I think it’s safe to say that most of us have attended a meeting and someone arrives with a clear agenda and dominates the discussion. The ripple effect of these actions may initiate a rough start to the meeting.
Take a moment now. Pause and reflect. Have you been that person?
I am not embarrassed to say that I have had moments where I say out loud “I could have done that better!”
My experience around positive and productive dialogue has been intertwined with transparency, accountability and creativity. Self-reflection is an opportunity for personal and professional growth and this is what my peers and advisers at Royal Roads University taught me.
Arriving to a meeting with a pre-planned agenda may intimidate some and inhibit others from contributing their ideas and suggestions to the overall discussion. Dialogue on the other hand explores topics at a much deeper level and encourages everyone to share their own thoughts without the risk of self-restraint.
My goal is to create a pool of meaning and move groups from discussion to dialogue.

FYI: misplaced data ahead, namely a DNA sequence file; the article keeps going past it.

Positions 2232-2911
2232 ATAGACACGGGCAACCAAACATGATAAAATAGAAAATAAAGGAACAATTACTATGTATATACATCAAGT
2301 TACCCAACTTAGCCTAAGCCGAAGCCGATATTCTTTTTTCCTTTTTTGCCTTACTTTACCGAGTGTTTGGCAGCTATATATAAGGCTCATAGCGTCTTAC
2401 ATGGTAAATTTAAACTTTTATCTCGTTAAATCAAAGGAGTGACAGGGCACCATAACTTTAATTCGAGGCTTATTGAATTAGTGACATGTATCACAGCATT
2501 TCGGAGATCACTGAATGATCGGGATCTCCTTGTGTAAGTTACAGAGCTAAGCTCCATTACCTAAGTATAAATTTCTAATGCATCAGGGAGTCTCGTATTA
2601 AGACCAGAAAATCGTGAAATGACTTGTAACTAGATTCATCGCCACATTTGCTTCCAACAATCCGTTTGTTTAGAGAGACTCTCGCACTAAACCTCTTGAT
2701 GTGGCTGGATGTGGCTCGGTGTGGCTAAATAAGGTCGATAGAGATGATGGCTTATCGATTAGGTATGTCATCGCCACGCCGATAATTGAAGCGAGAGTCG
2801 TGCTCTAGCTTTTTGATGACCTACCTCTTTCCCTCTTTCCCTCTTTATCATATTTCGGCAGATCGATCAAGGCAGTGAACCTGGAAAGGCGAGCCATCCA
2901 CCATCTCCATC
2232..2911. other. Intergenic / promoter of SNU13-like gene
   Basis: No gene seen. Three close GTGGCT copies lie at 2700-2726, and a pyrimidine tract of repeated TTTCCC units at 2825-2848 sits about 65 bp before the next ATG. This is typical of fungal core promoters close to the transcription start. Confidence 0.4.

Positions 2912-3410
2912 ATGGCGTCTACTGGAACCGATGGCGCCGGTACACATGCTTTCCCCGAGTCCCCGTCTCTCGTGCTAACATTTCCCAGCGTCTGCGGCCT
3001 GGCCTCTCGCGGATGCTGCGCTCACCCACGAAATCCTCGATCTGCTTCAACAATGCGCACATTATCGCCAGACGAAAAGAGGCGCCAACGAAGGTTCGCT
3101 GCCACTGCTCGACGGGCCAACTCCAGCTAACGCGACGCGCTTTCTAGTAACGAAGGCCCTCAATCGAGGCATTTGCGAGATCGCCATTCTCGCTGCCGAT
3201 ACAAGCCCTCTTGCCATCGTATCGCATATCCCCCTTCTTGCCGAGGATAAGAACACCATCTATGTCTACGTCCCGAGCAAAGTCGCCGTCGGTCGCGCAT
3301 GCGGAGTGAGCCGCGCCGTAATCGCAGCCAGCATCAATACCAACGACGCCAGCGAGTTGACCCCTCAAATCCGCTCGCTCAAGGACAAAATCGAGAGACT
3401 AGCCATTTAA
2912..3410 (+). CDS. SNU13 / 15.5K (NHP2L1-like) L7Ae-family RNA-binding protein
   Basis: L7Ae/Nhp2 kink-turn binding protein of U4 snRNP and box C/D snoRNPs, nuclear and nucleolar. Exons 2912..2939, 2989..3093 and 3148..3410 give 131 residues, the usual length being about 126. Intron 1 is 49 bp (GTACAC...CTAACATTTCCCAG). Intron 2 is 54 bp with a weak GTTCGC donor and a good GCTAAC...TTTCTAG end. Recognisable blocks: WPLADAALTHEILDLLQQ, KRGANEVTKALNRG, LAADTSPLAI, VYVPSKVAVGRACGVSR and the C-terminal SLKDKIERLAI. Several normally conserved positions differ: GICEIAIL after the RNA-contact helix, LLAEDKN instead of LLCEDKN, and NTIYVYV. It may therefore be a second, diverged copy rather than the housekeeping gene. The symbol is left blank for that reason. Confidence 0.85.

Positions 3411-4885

#2 Create Shared Experiences
As a facilitator, I want to influence thoughtful dialogue to help keep the group on topic and task. At some point in our workplace relationships (and all relationships) it is everyone’s responsibility to take accountability – to see the bigger picture. Creating shared experiences fashions an environment that welcomes dialogue with several perspectives weaved together.
#3 Nurture Collaboration
Creating safe group environments where team members are encouraged to speak their truth, strategize, nurture collaborative decisions, and self-manage will:
– Create a sense of empowerment
– Be more productive
– Build loyalty
– Increase morale
– Encourage a personal commitment to plans moving forward
Want to share an experience you’ve had? I welcome the shared dialogue!